Allie Irvine, 37, has been homeless since Easter weekend of 2016. In her life, she has faced hardships such as drug abuse, self-harm, and being a victim of police brutality, she says. However, Irvine says she is blessed with the amount of care she has received from the many homeless and social services programs in the downtown San Antonio area.
One of them comes from an unlikely place.
In June, Back Unturned Brewing Co. began serving pizzas to the homeless community during lunch. Now known as the Easy as Pie program, the microbrewery offers homeless people a hot personal-sized pizza, along with a drink, five days a week—no questions asked.
“I enjoy this program more than others because I enjoy coming here and it’s pleasant,” Irvine said.
Back Unturned Brewing Co., which opened November 2019 at 516 Brooklyn Ave., is known for its unique beer selection and brick-oven pizzas. Owner Ricardo Garcia gave the bar its name because he didn’t turn his back on his dream of starting his own brewery. But for his lunchtime regulars, the name may take on its own meaning.
“They are human, too,” Garcia said. “I just want to show them some love and give them something to eat.”
Before he started the Easy as Pie outreach program, Garcia’s views on the homeless aligned with the stigma many have toward the homeless community, and was a factor that steered him away at first.
“I had a very negative judgment against homeless people in the past, and questioned why can’t they just get jobs,” Garcia said.
When asked to elaborate on what changed his mind about the homeless, and what sparked him to create the program, Garcia said, “God just told me one day I had to change my views, and find a way to help them. I’m doing this program to just help the people.”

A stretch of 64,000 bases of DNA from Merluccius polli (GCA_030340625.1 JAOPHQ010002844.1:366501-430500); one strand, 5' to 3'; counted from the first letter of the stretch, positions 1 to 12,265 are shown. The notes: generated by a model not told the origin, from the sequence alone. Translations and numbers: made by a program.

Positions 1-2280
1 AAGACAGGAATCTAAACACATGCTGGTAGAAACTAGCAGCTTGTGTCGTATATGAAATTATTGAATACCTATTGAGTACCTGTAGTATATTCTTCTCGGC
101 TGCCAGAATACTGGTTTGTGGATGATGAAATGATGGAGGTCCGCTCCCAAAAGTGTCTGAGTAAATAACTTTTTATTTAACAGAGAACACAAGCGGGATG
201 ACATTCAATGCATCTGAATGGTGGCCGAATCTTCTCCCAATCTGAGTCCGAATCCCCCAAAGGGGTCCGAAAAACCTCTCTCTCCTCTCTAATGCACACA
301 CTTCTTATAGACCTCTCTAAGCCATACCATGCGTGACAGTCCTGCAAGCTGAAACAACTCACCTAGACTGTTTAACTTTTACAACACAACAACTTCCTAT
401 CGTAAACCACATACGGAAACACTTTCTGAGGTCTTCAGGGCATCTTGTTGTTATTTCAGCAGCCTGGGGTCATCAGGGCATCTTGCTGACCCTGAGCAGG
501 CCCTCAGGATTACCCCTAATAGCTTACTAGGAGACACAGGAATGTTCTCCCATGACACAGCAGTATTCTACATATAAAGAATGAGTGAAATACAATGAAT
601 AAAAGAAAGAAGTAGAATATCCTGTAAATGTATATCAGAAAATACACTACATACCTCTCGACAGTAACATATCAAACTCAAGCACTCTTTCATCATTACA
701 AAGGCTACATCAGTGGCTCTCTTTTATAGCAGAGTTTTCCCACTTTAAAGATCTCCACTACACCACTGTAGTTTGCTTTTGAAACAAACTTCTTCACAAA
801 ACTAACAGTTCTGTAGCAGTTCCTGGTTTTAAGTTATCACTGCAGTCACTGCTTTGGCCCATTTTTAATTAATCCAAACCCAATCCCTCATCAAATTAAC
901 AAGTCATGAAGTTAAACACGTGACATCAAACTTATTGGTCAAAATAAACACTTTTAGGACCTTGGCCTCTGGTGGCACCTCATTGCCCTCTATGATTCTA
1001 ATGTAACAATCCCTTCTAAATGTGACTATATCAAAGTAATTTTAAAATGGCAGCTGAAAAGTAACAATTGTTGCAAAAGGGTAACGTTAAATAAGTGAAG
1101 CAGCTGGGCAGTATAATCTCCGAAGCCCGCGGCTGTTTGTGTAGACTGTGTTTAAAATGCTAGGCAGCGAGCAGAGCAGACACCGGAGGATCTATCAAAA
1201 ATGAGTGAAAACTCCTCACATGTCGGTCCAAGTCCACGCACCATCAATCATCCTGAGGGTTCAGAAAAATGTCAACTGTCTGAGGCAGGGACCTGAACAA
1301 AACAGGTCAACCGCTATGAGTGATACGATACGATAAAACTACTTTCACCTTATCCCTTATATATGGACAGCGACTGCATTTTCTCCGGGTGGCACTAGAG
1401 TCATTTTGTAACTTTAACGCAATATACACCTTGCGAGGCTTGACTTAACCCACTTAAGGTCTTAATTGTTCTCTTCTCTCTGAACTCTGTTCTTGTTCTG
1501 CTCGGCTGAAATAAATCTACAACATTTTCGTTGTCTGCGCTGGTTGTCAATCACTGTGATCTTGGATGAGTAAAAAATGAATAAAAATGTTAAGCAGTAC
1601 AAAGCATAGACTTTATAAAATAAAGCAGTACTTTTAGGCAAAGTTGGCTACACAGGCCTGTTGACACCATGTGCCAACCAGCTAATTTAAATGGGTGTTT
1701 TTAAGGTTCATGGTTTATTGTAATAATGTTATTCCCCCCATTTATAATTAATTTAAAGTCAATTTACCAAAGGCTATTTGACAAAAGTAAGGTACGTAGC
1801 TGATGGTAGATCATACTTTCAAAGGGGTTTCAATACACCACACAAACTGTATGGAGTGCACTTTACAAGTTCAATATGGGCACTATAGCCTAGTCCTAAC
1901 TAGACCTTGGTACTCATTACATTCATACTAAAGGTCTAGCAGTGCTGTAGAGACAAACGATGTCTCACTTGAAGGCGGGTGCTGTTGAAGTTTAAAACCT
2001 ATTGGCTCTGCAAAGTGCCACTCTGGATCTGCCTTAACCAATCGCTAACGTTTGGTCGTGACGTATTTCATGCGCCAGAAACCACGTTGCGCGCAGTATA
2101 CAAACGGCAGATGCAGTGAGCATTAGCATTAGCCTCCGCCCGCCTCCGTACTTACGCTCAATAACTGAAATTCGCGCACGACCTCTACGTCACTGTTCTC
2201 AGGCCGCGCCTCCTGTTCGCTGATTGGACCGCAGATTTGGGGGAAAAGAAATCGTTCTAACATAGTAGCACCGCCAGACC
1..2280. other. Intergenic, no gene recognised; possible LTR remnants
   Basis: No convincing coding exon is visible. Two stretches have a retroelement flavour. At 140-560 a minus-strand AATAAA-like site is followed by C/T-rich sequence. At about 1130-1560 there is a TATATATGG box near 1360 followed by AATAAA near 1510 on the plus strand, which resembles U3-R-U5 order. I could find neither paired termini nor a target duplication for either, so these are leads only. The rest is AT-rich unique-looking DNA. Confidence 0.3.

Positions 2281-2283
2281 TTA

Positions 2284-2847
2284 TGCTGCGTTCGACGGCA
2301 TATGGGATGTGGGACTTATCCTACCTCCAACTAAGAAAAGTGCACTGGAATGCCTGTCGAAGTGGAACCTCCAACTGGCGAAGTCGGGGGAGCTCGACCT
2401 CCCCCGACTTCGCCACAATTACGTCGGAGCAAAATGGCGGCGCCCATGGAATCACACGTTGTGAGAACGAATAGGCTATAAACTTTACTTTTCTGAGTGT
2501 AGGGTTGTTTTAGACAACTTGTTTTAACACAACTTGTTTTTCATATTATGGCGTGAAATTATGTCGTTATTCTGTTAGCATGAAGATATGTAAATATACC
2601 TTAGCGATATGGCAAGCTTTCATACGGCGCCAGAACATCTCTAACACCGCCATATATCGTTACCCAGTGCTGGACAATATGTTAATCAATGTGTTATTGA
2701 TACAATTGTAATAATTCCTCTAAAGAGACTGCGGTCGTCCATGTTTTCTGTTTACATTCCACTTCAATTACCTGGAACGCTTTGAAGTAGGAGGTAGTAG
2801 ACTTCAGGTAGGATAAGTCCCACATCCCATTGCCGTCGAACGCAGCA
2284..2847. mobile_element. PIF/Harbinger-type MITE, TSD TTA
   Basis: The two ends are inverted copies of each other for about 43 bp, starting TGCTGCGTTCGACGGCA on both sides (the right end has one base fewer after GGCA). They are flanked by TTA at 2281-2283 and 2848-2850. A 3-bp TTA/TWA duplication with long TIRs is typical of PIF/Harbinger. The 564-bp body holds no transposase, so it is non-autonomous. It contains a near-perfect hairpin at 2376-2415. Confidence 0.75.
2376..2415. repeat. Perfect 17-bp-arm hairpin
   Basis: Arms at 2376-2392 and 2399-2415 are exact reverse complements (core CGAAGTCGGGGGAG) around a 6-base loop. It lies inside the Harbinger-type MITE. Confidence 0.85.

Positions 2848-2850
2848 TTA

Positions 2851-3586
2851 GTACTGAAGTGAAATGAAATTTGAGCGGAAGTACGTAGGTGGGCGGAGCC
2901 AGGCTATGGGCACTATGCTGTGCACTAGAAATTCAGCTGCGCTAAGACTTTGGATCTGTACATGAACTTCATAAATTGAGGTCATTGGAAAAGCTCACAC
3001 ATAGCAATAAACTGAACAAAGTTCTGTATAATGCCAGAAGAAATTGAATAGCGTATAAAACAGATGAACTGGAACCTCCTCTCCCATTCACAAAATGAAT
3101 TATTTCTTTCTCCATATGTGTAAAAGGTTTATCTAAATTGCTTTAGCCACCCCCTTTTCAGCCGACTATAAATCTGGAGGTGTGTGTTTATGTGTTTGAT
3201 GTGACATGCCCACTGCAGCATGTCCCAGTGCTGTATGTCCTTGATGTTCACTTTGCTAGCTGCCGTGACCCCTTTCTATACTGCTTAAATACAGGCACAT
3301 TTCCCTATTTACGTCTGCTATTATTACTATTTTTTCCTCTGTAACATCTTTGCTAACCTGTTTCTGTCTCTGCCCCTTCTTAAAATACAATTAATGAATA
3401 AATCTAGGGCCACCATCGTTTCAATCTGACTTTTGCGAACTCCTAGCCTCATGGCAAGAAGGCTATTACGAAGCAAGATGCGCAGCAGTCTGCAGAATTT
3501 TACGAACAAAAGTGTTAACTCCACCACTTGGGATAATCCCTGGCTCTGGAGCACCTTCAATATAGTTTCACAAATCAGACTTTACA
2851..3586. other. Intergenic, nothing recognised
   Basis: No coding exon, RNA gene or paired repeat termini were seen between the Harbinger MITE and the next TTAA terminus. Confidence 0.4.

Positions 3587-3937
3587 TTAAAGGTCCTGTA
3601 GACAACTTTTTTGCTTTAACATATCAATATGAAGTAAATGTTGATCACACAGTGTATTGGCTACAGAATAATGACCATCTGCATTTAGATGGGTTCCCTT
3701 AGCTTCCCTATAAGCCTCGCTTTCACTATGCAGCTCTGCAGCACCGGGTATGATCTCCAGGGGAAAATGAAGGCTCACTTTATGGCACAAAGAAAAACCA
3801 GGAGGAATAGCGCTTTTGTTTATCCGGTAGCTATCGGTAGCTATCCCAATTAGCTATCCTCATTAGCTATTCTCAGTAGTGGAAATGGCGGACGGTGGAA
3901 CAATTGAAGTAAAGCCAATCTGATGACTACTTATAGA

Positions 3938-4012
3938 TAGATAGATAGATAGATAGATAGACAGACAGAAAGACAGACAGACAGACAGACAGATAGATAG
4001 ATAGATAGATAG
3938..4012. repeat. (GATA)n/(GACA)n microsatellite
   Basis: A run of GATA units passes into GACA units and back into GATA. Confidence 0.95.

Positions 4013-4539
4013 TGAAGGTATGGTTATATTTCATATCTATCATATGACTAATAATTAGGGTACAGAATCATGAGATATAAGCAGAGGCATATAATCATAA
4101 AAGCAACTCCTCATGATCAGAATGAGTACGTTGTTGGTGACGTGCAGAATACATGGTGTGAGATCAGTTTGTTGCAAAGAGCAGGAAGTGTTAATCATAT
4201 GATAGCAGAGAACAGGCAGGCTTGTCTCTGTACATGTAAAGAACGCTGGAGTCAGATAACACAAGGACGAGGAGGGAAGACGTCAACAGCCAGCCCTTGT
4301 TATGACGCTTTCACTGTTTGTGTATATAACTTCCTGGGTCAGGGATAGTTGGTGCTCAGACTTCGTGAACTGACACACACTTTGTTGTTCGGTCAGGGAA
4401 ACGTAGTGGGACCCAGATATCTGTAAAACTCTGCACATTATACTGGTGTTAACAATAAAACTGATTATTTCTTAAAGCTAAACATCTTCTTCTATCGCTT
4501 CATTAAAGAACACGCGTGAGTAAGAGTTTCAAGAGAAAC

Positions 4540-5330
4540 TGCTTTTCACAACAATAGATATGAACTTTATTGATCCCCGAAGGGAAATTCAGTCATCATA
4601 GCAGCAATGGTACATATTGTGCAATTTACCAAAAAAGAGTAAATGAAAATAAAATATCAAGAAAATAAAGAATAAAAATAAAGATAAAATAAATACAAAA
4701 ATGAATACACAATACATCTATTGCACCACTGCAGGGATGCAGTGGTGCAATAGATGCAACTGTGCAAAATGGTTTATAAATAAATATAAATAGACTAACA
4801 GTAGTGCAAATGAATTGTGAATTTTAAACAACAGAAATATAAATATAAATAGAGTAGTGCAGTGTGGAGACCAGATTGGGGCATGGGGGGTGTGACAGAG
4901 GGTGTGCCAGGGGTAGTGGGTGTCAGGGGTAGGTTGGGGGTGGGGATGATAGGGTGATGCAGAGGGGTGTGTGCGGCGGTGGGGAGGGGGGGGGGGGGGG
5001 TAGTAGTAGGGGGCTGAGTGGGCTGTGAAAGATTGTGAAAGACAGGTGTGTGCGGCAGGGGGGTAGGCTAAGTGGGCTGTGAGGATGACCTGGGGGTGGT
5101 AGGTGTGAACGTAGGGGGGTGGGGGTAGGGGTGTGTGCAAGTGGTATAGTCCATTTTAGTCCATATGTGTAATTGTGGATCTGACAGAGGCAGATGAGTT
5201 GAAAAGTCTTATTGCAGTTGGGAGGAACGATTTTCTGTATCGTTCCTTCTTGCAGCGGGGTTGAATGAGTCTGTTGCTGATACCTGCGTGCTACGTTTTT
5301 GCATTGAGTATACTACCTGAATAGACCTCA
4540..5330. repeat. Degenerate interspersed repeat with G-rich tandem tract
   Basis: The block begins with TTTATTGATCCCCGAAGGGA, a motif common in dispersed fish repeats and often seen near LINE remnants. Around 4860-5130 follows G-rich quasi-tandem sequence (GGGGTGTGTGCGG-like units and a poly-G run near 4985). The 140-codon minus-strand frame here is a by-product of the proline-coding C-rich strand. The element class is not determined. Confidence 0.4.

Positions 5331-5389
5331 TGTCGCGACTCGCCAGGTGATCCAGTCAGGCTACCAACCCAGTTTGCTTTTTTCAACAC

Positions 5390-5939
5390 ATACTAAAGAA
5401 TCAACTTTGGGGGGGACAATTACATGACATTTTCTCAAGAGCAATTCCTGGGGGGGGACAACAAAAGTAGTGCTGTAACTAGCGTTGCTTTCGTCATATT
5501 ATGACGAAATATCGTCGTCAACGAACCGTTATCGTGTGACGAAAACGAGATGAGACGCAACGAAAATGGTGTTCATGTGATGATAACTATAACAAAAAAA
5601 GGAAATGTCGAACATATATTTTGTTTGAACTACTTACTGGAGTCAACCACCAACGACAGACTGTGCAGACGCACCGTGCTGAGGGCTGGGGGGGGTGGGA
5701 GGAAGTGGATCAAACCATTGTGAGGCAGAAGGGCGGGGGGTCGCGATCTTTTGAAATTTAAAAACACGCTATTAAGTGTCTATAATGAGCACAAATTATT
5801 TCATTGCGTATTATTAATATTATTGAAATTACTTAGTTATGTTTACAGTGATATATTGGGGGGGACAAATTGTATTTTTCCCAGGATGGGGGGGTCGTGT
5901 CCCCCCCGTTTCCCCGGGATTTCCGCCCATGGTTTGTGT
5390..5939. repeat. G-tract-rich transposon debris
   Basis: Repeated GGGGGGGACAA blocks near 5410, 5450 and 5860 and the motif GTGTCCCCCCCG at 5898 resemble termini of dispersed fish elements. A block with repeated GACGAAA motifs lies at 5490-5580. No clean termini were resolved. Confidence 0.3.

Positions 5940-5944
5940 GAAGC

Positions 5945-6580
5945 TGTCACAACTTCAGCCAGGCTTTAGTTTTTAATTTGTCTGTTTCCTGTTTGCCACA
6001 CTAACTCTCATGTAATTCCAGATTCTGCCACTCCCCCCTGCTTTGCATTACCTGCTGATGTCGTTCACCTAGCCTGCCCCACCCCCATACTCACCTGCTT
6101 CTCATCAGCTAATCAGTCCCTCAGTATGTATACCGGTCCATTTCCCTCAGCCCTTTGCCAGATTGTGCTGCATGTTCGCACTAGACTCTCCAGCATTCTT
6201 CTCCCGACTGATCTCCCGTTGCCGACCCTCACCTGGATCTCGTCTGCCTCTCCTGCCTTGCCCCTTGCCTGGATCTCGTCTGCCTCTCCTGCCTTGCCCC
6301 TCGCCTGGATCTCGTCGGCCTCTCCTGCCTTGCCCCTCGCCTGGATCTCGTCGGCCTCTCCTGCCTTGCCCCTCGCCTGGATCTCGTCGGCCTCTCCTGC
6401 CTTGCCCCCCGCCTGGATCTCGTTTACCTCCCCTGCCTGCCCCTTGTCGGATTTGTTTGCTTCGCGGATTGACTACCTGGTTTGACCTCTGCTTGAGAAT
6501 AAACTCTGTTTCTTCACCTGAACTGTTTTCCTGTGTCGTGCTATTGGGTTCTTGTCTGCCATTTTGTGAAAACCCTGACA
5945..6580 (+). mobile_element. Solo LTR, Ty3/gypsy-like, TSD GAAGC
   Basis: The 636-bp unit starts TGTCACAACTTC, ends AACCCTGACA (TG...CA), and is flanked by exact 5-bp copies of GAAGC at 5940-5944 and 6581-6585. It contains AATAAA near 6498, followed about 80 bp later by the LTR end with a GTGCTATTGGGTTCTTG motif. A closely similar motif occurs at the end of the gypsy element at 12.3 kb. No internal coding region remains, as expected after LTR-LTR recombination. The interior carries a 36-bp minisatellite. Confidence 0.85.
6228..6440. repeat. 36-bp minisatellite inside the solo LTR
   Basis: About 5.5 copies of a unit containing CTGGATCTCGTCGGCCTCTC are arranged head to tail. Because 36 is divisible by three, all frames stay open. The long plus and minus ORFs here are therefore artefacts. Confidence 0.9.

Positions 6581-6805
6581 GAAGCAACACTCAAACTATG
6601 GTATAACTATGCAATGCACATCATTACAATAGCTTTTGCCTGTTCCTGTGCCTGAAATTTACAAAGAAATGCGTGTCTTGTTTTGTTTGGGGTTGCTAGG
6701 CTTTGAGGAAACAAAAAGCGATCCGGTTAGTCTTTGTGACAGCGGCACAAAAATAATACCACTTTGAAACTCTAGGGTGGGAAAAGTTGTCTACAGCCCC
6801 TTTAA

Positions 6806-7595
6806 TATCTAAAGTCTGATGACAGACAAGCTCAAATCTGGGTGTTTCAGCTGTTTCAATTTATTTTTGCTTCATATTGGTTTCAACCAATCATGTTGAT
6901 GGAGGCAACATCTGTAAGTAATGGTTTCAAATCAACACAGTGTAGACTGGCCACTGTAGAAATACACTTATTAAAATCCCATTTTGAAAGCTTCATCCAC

“I can’t judge someone on what they’ve been through and justify what is OK and what isn’t.”
Elizabeth, 56, is one of many who are on the streets who appreciate what Garcia is doing for the homeless community.
“The pizza allows me to get in my protein and vegetables daily, while giving me nourishment to keep me well and give me energy for the day,” said Elizabeth, who declined to give her last name. “It’s truly cooking with love. The pizza feels like this is a healing work of food on your body and it’s blessed and done with love.”
Jay Taylor, 32, said the loving energy from Garcia and the Back Unturned staff transcends into other parts of his day.
“I hope this program waters the seed of love that they planted and it grows into a tree, and starts the cycle for the next group,” Taylor said.
The program operates 11 a.m.-2 p.m. Monday-Friday at the brewery that’s along the Museum Reach, and is available to the first 10 people. Individuals are allowed to enjoy their food outside, but people Garcia and the staff know can sit inside. There is no limit on the amount of times individuals can take advantage of the program.
Before the program, Garcia and his staff gave away free pizzas to his regulars from the homeless community during the initial development of the microbrewery. They were giving out 50 to 75 pizzas a week, but it caused his staff to be overworked and the business suffered financially.
“We would lose out on about $350-$500 a week, and it was hard because I had to pay the bills, as well,” Garcia said.
This is what led to Garcia capping the amount of the pizzas offered to 10, so they could balance out their labor and expenses.
The microbrewery funds about 75%-80% of the program, while the rest are donations from customers. Customers learn about the program from signage on the front door, from tabletop displays that give additional info, or word of mouth.
If anyone is interested in donating to the program, the brewery has a QR code that you can scan to pay them via PayPal, but cash is also welcome. The funds will be used to potentially increase the amount of pizzas they can offer to people on a daily basis.
Garcia says he is exploring making the program into a nonprofit organization.
Back Unturned also created a donation bin inside the brewery for non-perishable food, and clothes and shoes for individuals in need. The public is welcome to donate items during the brewery’s operating hours of 11 a.m to 10 p.m. Sunday-Thursday and 11 a.m. to 11 p.m. Friday-Saturday. Recently, brewery held a Winter Blanket Drive as the cold weather started kicking in.
“I understand how uncomfortable it can be helping a stranger,” Garcia said, adding that “at the end of the day, they are people, too.”
Rocky Garza Jr. is a freelance journalist in San Antonio. Follow him at @r0ckssss_ on Twitter